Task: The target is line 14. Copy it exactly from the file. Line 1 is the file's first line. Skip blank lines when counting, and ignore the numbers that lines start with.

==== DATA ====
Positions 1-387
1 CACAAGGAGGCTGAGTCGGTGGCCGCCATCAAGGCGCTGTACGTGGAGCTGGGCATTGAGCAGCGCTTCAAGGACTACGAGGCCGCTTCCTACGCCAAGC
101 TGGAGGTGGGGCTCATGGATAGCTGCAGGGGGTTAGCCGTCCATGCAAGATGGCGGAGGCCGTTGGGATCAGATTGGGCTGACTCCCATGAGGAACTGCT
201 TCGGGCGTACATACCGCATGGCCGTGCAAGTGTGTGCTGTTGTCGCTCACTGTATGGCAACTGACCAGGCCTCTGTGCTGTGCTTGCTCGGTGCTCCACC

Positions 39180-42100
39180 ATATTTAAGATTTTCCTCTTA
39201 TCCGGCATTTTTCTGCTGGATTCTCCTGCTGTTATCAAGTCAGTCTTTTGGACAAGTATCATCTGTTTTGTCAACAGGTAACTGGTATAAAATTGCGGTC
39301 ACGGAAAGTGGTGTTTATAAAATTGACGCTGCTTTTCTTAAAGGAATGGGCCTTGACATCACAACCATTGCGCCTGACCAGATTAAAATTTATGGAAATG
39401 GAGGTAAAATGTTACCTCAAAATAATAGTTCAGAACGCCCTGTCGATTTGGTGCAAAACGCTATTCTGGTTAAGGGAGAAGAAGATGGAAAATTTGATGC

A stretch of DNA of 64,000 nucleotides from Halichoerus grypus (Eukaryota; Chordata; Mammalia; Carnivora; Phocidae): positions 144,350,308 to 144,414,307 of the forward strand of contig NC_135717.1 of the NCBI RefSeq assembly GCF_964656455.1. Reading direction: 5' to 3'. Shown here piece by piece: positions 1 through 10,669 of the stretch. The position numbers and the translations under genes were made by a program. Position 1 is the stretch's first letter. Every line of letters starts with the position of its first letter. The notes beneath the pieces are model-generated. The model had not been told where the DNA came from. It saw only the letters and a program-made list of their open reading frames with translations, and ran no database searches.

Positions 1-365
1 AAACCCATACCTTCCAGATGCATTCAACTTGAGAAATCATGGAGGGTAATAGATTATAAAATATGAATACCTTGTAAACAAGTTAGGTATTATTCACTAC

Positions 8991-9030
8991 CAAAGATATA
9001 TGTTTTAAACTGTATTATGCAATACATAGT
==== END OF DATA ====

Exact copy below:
8991 CAAAGATATA